Ratings systems have returned to haunt the gig economy

Andrew Hill:

This shift is mere common sense. Any review system is prone to what experts call the “idiosyncratic rater effect”, which is a polite way of saying that bias and discrimination can pollute the outcomes. That applies in particular to “rank-and-yank” assessments, but also to poorly presented feedback. As Marcus Buckingham, a consultant, and Cisco’s Ashley Goodall wrote in Harvard Business Review earlier this year: “Because your feedback to others is always more you than them, it leads to systematic error, which is magnified when ratings are considered in aggregate.”

Having tested such methods to soul-destroying destruction in some of the biggest organisations in the world, it is not merely perverse but positively dangerous to disinter their flaws so they can haunt the gig economy.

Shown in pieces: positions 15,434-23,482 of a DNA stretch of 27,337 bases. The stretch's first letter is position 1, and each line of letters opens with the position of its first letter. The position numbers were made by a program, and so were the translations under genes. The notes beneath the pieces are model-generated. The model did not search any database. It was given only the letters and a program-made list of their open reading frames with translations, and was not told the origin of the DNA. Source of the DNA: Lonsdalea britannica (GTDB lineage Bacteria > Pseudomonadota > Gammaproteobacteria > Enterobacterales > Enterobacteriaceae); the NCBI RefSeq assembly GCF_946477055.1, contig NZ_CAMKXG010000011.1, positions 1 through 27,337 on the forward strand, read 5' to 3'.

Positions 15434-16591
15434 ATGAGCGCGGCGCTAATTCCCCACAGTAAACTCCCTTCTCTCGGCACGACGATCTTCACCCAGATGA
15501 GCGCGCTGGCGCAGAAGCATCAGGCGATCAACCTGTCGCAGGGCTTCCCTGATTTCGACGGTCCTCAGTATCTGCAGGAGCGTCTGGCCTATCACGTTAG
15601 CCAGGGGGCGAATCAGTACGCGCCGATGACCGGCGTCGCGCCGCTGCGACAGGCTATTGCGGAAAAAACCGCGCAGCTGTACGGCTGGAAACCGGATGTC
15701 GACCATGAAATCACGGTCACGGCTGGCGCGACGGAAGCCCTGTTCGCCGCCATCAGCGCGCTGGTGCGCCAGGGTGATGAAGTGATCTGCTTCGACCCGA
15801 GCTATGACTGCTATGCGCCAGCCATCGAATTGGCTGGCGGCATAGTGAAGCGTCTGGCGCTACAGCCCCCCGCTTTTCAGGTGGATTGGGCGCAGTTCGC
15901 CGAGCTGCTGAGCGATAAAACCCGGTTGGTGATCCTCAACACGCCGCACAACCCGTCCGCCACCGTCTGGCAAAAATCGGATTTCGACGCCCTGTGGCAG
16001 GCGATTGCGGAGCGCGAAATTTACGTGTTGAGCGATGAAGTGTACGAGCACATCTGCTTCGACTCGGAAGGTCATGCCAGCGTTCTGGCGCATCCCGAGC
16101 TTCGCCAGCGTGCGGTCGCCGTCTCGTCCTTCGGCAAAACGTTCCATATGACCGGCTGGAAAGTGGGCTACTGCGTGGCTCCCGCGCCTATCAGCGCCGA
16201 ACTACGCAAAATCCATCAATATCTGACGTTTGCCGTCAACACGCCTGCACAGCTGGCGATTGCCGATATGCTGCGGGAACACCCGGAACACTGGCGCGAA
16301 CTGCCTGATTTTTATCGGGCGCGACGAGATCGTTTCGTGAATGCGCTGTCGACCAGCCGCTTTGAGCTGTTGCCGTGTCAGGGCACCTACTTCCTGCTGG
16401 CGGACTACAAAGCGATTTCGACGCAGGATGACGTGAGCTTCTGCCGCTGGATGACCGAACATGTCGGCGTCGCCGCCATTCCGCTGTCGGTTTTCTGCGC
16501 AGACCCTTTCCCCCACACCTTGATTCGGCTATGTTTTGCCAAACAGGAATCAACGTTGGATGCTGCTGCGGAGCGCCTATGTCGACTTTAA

Discrimination has been one of the first ghosts to re-emerge. Researchers who looked at Uber, concluded that while its rating system was outwardly neutral, it could be a vehicle for, say, racial bias. Academics feel the ratings effect personally. The authors of another paper about Uber pointed out that their own students’ evaluations were “relevant for the renewal of teaching contracts, promotions or future applications”, and are also suspected of bias. Their study suggested solutions could include giving Uber drivers the opportunity to challenge a bad rating, or appointing a third party who could audit reviews for potential bias.

Uber does let drivers rate users, who can themselves be kicked off the app if their bad behaviour pushes their rating below par. This leads to the mutually assured insincerity of high ratings on both sides (the flaw in Airbnb’s review system identified in the Boston study) and leaves neither customer nor provider much the wiser.

The grim alternative is not much better, though, and I will bear it in mind before I next submit a low mark. It is that everyone slips back into a swamp of personal performance ratings, where customers are cast in the role of rankers-and-yankers, remotely and unwittingly ruling on the fate of individuals just like them.